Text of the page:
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Papineau Avocats Inc.

Common expenses: when does the contribution start?

by: Mᵉ Yves Papineau, PAPINEAU AVOCATS Inc.

It is often noticed at the beginning of a co-ownership that the payment of the common expenses is decided by each and everyone, regardless of the law. So from when and by whom are common expenses to be paid?


Upon the publication of the declaration of co-ownership, the co-owners constitute a legal person called a syndicate of co-ownership (art. 1039 C.c.Q.) and the declaration binds the co-owners, their successors and those who signed it, producing its effects from the time of its registration (sec. 1062 C.c.Q.).

Section 1064 C.c.Q. stipulates that each co-owner contributes in proportion to the relative value of his fraction to the expenses arising from the co-ownership and from the operation of the immovable and also to the contingency fund, subject to specific charges for common portions for restricted use.

So everyone, whether sponsor or co-owner, must contribute to the common expenses from the time of the declaration's registration..


Section 1071 C.c.Q. stipulates that the syndicate must establish a contingency fund to which, according to Section 1064 C.c.Q., each co-owner must contribute.

This obligation begins with the publication of the declaration of co-ownership and applies to everybody.

For the co-owners.

The contribution to common expenses stipulated in the law has nothing to do with the promoter's word or the condition of the building, it actually depends on the syndicate.

Whether the building is ready or not has nothing to do with the required budget decided by the syndicate. Even if there is no carpeting in the hall, the janitor still expects his pay check and the charges for lawn-mowing or for the chlorine in the pool have to be paid.

Normally, the co-owner should not pay the whole amount for his unit before receiving the totality of the promoter's counterpart. He should deposit a reasonnable portion of the sale price in trust with the notary until the promoter has fulfilled all of his obligations. But in the meantime, he must pay for his entire share of the common expenses to the syndicate.

It is also important to understand that, for any number of reasons, delivering the building on time is not always possible for the promoter and that having to wait for some finishing off is normal. So it is not always necessary to hold back the payment, especially if the promoter's reputation is good.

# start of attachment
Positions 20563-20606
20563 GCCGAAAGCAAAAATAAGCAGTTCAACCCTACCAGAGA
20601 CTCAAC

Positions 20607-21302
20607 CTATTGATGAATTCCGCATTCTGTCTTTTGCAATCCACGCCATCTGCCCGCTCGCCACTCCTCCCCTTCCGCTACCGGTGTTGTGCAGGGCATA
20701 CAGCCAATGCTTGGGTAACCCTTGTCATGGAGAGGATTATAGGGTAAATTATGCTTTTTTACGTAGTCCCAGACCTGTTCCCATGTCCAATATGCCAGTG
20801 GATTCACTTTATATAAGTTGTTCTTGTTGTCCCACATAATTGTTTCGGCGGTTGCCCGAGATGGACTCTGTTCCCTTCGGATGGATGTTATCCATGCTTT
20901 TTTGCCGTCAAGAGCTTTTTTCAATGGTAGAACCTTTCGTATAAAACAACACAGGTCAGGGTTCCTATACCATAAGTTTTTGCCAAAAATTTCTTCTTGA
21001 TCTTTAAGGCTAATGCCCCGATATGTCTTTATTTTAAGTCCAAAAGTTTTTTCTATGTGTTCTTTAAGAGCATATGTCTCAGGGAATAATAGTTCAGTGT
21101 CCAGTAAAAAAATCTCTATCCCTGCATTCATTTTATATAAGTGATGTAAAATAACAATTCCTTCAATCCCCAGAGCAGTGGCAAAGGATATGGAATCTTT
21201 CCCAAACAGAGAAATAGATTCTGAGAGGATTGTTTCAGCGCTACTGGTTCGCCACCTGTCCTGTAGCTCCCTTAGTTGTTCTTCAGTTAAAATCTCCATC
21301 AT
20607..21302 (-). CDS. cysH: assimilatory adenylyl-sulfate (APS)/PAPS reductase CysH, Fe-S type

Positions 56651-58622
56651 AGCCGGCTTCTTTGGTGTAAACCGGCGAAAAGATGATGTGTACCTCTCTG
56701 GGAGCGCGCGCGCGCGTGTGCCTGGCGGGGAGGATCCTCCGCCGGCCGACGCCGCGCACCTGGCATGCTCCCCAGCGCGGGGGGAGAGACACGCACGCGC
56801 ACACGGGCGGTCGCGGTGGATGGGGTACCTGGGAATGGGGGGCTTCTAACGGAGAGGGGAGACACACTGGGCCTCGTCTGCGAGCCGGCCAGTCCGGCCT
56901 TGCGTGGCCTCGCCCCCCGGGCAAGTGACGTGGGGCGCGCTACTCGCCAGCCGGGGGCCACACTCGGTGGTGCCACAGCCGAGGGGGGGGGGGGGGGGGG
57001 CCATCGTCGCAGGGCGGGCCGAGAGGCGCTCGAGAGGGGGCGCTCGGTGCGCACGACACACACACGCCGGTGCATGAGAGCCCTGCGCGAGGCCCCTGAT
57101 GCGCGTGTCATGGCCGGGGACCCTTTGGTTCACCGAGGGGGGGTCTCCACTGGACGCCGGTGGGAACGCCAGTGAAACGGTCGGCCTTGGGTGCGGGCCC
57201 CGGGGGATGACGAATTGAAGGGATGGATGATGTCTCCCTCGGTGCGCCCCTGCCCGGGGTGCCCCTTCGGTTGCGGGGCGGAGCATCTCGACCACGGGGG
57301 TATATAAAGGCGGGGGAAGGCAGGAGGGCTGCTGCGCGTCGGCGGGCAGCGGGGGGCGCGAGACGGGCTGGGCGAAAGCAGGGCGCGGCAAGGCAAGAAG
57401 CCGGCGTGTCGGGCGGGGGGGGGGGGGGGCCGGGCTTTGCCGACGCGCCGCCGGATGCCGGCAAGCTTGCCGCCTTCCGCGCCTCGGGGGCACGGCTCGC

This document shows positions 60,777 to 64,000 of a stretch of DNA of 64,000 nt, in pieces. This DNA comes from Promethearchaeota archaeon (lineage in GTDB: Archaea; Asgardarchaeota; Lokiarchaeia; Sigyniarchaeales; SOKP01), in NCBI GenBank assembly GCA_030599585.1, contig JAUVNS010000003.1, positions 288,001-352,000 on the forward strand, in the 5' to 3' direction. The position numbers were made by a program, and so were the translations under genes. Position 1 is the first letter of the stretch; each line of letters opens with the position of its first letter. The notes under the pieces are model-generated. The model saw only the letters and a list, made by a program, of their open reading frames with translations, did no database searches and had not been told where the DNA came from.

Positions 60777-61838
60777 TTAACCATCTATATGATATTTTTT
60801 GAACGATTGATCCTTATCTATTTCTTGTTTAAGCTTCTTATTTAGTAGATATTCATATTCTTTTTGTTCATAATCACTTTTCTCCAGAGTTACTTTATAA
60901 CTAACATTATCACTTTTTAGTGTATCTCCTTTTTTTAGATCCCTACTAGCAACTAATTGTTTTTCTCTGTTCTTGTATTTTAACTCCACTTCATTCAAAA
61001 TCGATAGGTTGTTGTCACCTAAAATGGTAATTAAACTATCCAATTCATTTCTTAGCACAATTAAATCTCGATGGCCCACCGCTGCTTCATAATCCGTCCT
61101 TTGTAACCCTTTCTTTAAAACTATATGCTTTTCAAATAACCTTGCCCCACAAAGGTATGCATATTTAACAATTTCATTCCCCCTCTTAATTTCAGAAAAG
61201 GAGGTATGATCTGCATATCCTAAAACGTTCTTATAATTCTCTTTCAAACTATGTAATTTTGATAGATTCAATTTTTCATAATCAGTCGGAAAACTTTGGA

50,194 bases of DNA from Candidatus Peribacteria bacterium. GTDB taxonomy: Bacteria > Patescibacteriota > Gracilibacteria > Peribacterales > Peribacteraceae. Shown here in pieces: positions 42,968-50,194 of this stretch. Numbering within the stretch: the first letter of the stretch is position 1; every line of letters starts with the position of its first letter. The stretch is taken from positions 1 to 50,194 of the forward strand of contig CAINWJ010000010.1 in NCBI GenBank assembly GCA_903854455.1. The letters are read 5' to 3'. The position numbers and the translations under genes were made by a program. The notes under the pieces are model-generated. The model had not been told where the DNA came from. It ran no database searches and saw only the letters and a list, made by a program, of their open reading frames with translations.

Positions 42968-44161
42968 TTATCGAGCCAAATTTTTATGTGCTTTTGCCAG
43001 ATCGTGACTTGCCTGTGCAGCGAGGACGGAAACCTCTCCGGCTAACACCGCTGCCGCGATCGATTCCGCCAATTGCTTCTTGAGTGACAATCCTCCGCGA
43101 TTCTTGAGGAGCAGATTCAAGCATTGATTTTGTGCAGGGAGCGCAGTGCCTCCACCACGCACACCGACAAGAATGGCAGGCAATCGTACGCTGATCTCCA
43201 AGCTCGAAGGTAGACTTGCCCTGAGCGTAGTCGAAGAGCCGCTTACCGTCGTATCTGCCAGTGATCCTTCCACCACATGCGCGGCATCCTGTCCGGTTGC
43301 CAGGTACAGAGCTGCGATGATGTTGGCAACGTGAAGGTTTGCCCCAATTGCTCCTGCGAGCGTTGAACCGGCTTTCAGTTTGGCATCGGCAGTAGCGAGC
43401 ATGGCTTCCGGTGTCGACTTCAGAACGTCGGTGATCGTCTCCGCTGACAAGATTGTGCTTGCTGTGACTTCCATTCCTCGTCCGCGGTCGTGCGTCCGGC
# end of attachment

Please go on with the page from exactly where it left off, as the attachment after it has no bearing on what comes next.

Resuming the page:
For the promoter

Upon publication of the co-ownership declaration, the promoter becomes owner of the unsold units. So he must contribute to the common expenses just like any other owner, even if he has no personal use for them.

The promoter's contibution is mandatory and cannot be postponed after his management is transfered to the co-owners or after the finishing off work in the building is done.

For the directors.

The directors have the duty to manage the syndicate in accordance with the law and to act in the best interest of the syndicate. A director who does not fulfill these duties is personnally liable.

The promoter, who often is a corporate legal entity, usually disappears as soon the sales are completed, but the directors appointed by the promoter stay in office and they could held responsible for the promoter's unpaid debts, if any.

When the promoter loses control over the syndicate, the new board of directors must verify that a contingency fund is in place and that the obligatory contributions to it were duly made. The syndicate may institute an action against co-owners not fulfilling their obligation to contibute to it.

After its election, the new board of directors should also take immediate measures to ensure that unpaid contributions to the common expenses and to the contingency fund are recovered.

The board should also be aware that the contribution of the co-owners to the contingency fund is at least 5% of their contribution for common expenses (section 1072 C.c.Q.), but that the amount of the contribution must be established according to the estimated cost of major repairs and the cost of replacement of common portions, which will normally exceed an amount of 5%.


The Superior court 1 recently reminded us that these mandatory provisions of the law must be fulfilled by ordering that the co-owners' syndicate replenish its contingency fund with a special contribution making up for the previous four years.

1 Tremblay c. Syndicat des copropriétaires le Saint-Claude, C.S.M. no. 500-05-060359-005, le 25 février 2005, j. Jeannine M. Rousseau


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